Katie Jennings recently wrote in Politico Magazine of the American Medical Association’s role in American health care policy, particularly concerning pricing for services (see “The Secret Committee Behind Our Soaring Health Care Costs”). Since the 1990s, an AMA committee has been in charge of determining the value of services provided by physicians, including determining Medicare prices. Jennings points out that the committee serves as “a de facto federal advisory committee” but is not subject to the transparency requirements of the 1972 Federal Advisory Committee Act.
Discussion of unfair pricing within American medicine is nothing new. The New York Times reported in 2013 on the unreasonable costs of hospital care highlighting more murky arrangements concerning medical care pricing:
”It is no secret that medical care in the United States is overpriced. But as the tale of the humble IV bag shows all too clearly, it is secrecy that helps keep prices high: hidden in the underbrush of transactions among multiple buyers and sellers, and in the hieroglyphics of hospital bills.”
Many people complain about how a simple stay in a hospital is a risky financial venture, especially when bags of saline can run into the hundreds of dollars. This is far removed from the Christian origins of the hospital and its role as a place of respite and refuge for the stranger or the poor. However, I think Jennings’s article is particularly important because it seeks to get at the root of the problem and expose the misguided philosophy behind it.
In the article, Jennings states that while over half of physicians in most industrialized nations are primary care practitioners, only 30% of doctors in the United States work in primary care. Dr. Nancy Snyderman of NBC reported this week on Walmart’s foray into medical consumer clinics, which are designed to provide a cheap alternative to visiting a physician’s practice for minor ailments. It looks like we are continuing the trend away from family practitioners, with on one end the million-dollar specialist and on the other end the physician assistants and nurse practitioners serving up retail medicine. One thing is for sure: The idea of a physician being first and foremost a person’s caregiver fostering a relationship over time is pushed out of the American medical equation.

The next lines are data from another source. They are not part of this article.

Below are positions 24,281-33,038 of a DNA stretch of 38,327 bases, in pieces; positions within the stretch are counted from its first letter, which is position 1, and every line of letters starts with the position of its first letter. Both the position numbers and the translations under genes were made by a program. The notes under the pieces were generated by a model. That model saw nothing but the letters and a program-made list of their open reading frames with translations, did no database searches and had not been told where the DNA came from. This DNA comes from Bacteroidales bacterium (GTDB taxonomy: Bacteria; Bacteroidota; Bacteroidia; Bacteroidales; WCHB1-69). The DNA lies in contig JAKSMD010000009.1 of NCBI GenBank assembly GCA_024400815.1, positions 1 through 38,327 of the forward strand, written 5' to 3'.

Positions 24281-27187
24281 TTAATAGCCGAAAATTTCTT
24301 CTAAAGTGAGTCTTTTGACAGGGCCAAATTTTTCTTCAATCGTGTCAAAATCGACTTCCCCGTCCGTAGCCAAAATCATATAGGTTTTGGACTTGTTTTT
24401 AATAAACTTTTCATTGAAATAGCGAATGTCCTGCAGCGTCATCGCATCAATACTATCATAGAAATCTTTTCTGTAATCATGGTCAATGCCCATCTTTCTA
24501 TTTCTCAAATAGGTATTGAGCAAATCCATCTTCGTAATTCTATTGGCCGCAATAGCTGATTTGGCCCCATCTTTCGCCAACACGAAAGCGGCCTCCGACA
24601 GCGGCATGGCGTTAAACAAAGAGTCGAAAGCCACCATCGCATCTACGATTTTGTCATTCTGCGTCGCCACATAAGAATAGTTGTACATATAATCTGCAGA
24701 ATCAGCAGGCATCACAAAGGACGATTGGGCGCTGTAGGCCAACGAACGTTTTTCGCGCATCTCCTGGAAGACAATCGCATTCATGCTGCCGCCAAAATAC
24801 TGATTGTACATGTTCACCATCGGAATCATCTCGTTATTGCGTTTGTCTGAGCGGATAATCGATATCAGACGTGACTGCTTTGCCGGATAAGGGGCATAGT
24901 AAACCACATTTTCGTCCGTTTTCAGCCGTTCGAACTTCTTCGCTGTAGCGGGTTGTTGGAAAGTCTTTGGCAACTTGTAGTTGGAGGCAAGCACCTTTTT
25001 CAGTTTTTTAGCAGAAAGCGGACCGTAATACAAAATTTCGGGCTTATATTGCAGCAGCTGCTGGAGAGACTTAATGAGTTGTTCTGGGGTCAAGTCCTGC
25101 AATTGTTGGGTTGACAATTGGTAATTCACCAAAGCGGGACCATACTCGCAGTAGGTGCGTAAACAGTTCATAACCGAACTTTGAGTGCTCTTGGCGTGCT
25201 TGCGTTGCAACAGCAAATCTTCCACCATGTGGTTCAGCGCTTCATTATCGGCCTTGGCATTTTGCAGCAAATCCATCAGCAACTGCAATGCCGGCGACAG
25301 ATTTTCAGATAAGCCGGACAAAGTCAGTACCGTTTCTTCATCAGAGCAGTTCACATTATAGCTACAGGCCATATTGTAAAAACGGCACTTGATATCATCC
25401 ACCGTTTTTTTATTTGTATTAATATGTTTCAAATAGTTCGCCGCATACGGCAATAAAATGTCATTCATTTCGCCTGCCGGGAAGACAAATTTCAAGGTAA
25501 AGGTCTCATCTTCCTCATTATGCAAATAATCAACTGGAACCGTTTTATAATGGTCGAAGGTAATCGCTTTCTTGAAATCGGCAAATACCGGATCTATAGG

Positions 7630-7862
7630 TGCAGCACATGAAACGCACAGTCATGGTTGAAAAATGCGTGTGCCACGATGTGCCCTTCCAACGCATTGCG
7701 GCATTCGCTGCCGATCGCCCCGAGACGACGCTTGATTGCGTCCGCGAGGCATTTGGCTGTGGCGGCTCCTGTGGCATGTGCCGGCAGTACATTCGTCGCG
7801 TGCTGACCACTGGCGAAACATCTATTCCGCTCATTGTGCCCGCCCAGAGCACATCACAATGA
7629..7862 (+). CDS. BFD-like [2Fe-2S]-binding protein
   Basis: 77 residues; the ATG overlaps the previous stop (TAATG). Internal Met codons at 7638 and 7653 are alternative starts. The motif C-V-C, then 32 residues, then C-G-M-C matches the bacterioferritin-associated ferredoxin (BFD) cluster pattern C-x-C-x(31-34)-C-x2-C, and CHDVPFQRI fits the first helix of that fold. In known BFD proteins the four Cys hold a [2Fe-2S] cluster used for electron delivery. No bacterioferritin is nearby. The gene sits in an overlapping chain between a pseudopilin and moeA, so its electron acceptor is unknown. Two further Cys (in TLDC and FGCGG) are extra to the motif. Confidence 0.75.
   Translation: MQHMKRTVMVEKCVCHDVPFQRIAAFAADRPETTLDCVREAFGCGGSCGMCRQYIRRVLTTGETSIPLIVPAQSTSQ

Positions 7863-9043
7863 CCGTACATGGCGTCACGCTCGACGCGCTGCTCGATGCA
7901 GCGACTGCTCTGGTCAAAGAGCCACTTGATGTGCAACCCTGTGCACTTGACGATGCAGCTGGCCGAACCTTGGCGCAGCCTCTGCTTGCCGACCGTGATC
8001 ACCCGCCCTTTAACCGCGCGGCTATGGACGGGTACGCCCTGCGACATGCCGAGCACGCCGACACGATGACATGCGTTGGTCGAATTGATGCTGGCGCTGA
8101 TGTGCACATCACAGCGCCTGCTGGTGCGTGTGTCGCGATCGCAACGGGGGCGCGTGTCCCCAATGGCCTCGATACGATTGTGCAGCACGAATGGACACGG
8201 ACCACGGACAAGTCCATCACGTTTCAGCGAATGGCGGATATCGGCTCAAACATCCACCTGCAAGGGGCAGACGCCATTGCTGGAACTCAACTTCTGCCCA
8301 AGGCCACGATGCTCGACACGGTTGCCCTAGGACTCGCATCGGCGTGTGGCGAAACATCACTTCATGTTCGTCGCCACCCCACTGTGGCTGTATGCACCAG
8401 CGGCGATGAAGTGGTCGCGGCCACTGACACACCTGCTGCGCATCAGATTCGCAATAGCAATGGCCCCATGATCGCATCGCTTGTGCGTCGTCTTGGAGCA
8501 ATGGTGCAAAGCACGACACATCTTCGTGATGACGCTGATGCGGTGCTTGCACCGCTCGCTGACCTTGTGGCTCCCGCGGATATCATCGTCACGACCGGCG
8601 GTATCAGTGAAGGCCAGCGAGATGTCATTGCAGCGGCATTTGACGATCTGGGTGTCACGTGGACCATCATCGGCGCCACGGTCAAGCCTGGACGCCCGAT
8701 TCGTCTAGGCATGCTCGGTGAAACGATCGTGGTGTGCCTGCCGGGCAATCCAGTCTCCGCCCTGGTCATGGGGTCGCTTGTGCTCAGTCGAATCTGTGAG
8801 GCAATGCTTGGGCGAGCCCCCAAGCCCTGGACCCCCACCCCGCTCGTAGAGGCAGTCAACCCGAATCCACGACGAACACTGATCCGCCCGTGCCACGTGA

In many areas of American society we suffer from a lack of a sense of fairness. Words like “dysfunctional” are used to describe our leaders in Washington, but a simple development of one’s character so as to be able to see something other than one’s own self-interest would go a long way toward addressing our problems.
For Further Study
Jennings, Katie, “The Secret Committee Behind Our Soaring Health Care Costs,” Politico Magazine, August 2014.
Bernstein, Nina, “How to Charge $546 for Six Liters of Saltwater,” New York Times, August 25, 2013.
Snyderman, Nancy, “What You Need to Know About Walmart’s Walk-In Health Clinics,” NBC Nightly News, August 29, 2014.